Thank you so much for your newsletter and books! Your advice has helped my horse and I develop a friendly partnership, find great boarding and training facilities, come through his injuries and illnesses successfully, and weather just about every other imaginable crisis.
I have another question, though, that Iím hoping you can help resolve. My horse and I are learning dressage, and Iíve noticed that after I ride, my horse usually has some foam around his lips. My trainer says thatís a good thing ≠ that it means my horse is relaxed and happy in his work. But when I looked on the Internet, others suggest that the foam is a sign that my horse is stressed and refusing to accept the bit. Aside from the foam, my horse seems okay ≠ he lets me catch him in the pasture, accepts his tack, moves out quietly under saddle, and doesnít seem sore afterwards ≠ but I donít want to be doing something that makes him uncomfortable. So, what piece of this puzzle am I missing?
Thanks again, Vanessa
In your case, you have two good sources of information - and one of them, in fact, is an infallible source. NO, I'm not talking about myself! Your trainer is giving you good information, and so is your horse.
The foam that dressage riders like to see is "lipstick" foam - small amounts of foam around the horse's lips. This indicates that the horse's mouth is wet, not dry (good) and that he is able to create a small amount of foam by mouthing his bit softly and quietly (NOT by chomping it loudly, like a rude tourist with a huge mouthful of chewing gum).
There's another sort of foam that DOES indicate stress. If you see a dressage horse with a mouth that is DRIPPING with foam, not just "lipstick" but huge quantities of drool, with foam that drips down the horse's chest and flies back to coat the rider's breeches and boots; if the horse's front end looks as if he has just emerged from a bubble bath waterfall, then there IS a problem. This copious frothing doesn't indicate calm and comfort; it's caused by the horse's head and neck being tightly held in an arched position that puts constant pressure on the horse's parotid glands.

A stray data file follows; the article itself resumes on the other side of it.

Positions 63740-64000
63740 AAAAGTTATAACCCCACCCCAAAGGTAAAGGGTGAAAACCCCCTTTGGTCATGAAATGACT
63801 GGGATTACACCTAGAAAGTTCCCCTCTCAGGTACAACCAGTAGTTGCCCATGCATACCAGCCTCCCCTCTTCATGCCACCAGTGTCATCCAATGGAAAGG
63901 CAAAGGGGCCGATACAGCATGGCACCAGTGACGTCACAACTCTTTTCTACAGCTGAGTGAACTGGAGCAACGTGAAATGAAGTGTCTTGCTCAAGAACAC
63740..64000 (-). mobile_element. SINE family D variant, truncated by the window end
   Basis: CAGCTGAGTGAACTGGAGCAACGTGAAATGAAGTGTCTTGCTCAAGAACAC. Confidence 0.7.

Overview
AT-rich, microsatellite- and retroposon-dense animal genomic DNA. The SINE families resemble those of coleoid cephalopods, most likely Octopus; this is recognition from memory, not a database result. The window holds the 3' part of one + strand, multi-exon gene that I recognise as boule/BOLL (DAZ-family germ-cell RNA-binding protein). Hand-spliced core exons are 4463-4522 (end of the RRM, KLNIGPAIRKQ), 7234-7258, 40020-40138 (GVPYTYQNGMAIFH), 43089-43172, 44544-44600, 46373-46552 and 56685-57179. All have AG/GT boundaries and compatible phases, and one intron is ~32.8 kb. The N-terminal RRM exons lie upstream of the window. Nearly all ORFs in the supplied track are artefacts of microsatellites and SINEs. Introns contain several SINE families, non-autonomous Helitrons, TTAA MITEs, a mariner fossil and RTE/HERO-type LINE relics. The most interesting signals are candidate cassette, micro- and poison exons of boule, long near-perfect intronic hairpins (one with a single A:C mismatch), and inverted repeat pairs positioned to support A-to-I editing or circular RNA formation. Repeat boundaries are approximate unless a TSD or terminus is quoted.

Your instructor is right. Your horse is right, and he's made it clear that he doesn't have any objections to being caught and ridden, and he doesn't have any objections to you. If you made him emotionally and physically tense and uncomfortable each time you rode him, you would have a much harder time catching him in the pasture, because he would have many good reasons NOT to come to you. As it is, his demeanour in the pasture, when he's tacked up, and during each ride is telling you that all is well. Trust him - he knows, and who would know better?
You're not missing any piece of the puzzle. You've just been talking to some people who are trying to "help" you with your puzzle by contributing pieces from some other, unrelated puzzle. As long as your instructor and horse agree that nothing's wrong, nothing IS wrong. If your horse tells you that something is wrong, believe him. He won't lie to you then, and he's not lying to you now.
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